I realized then that I’ve been called an attention whore so often that I had almost gotten used to it. And as women we are accused of seeking attention more than men are, whether for speaking out politically, as I did, for dressing a certain way, or for even posting a selfie. Our culture has a double standard that runs so deep, many women have actually built up an automatic defense—attempting to be a step ahead of potential critics by making sure we have “real” reasons for anything we say or do.
Often it’s men propelling these acts of sexism, but women discount one another too: Think about how many times you’ve heard a woman say about another woman, “Oh, she’s just doing that for attention.” We’ve internalized this trope. Our society tells women we can’t be, say, sexy and confident and opinionated about politics. This would allow us too much power. Instead our society asks us to declare and defend our motivations, which makes us second-guess them, all while men do what they please without question.
I see it all the time, particularly when my girlfriends are getting ready to go out. They encounter this moment when they think, I don’t want to look like I tried too hard. They don’t want to be seen as desperate or vain. But my guy friends don’t think twice about whether this shirt or that cologne will make them seem attention seeking. The truth is that both groups want to be noticed. Yet we view a man’s desire for attention as a natural instinct; with a woman, we label her a narcissist.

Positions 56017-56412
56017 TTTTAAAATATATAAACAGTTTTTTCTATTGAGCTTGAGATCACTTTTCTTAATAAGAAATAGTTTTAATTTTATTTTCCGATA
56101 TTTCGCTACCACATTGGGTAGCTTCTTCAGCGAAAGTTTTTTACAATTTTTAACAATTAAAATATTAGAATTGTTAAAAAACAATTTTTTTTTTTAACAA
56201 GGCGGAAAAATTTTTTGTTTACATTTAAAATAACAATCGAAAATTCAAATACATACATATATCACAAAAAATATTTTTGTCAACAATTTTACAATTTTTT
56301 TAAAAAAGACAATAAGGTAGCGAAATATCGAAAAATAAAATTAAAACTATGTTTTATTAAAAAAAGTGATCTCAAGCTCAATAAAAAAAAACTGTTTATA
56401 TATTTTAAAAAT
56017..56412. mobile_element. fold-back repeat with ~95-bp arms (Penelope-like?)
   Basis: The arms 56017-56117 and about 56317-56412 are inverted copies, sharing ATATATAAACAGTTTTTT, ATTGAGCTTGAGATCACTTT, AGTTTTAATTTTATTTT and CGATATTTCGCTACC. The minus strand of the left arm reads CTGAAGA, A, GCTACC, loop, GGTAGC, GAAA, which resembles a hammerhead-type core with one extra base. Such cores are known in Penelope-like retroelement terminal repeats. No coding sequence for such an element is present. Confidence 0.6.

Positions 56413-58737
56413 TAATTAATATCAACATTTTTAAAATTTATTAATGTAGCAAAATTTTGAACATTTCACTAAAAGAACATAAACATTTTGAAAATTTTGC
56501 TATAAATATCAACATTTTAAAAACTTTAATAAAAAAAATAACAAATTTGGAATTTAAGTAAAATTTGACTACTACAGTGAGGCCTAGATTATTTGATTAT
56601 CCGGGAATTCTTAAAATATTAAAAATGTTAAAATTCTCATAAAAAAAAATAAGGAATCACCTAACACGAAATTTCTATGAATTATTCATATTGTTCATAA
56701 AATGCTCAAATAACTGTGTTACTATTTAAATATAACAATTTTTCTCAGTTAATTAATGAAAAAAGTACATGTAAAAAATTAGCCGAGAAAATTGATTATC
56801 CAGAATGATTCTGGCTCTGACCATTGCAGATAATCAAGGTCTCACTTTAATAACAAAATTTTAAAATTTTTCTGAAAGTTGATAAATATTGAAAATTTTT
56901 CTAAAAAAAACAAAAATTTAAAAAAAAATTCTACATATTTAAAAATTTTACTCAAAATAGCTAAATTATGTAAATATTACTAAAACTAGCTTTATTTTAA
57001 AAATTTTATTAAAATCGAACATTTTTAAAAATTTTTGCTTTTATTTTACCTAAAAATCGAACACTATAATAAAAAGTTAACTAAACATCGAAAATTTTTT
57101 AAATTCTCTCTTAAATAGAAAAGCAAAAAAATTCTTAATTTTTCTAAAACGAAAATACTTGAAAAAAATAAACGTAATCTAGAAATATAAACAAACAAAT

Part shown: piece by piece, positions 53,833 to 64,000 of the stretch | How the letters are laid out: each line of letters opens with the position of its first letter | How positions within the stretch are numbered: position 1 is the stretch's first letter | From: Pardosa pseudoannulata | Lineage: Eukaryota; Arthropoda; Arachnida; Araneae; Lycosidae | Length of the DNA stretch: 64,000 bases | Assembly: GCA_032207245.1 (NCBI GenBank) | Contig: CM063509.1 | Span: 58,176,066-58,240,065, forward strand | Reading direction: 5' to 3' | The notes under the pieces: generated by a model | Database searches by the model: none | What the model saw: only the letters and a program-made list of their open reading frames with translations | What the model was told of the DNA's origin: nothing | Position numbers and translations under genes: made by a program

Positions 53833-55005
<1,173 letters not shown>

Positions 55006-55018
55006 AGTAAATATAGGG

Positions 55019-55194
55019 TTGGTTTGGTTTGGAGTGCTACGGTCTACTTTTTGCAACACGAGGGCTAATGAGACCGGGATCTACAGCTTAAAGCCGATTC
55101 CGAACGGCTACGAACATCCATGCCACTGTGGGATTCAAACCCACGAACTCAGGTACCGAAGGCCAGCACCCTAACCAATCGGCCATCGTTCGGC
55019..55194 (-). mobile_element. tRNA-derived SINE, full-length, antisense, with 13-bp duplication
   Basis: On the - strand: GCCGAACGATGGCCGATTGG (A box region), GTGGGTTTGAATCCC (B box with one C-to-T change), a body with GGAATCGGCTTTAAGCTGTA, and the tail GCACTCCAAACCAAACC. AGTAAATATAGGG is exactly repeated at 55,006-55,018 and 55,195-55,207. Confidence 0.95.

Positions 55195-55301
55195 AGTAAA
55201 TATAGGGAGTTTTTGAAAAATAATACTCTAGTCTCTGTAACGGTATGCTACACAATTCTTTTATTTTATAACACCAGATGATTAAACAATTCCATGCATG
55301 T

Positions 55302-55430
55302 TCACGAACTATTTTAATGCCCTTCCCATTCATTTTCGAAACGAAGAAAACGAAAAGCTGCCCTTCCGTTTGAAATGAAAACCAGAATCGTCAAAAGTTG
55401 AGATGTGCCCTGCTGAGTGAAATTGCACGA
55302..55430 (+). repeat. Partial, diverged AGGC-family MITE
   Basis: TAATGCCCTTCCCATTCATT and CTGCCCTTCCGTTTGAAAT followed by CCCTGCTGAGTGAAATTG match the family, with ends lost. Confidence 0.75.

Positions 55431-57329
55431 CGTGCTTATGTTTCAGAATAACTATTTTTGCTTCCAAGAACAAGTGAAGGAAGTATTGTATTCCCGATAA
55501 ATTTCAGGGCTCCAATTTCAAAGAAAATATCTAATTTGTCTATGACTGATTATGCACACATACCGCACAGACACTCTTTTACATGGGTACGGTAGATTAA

Look at pop culture: Mick Jagger is 73, and he still sometimes wears his shirt open and gyrates onstage. We understand that this is a part of his performance and artistic brand. Meanwhile, when Madonna, who is 58 and a revolutionary in that same kind of artistic sexuality, wears a sheer dress to the Met Gala, critics call her “a hot mess” who’s “desperate.” But isn’t she just making one of her signature political statements about female sexuality (and, incidentally, about our ageist, sexist culture too)? In any case, they are both performers who undoubtedly like attention. So why does Madonna get flak for it while Jagger is celebrated?
It’s absurd to think that desire for attention doesn’t drive both women and men. Why are women scrutinized for it more, then? And if a woman dresses up because she does want attention, male or otherwise, does that make her guilty of something? Or less “serious”? Our society doesn’t question men’s motivations for taking their shirt off, or shaving, or talking about politics—nor should it. Wanting attention is genderless. It’s human.
In August a young woman, Karina Vetrano, was raped and murdered while on a jog in Queens, New York. The New York Daily News published an article about “the brainy and beautiful victim,” including a selfie of Vetrano from her Instagram. One commenter said, “Poor girl yes. But she put herself out there like a Kardashian carbon copy.” Later he added, “If you’re going to be out there, be prepared for the attention, good and bad.” This is how far the attention accusation can go: It validates the idea that this woman’s actions—wearing makeup, posting selfies—might have contributed to her senseless murder. Would you have seen the same type of comment had the victim been male? Doubtful. Women should be allowed to be themselves and live the way they want to, just as Vetrano did.
The ideal feminist world shouldn’t be one where women suppress their human instincts for attention and desire. We shouldn’t be weighed down with the responsibility of explaining our every move. We shouldn’t have to apologize for wanting attention either. We don’t owe anyone an explanation. It’s not our responsibility to change the way we are seen—it’s society’s responsibility to change the way it sees us.
Photo Credit: Glamour
Originally published by Glamour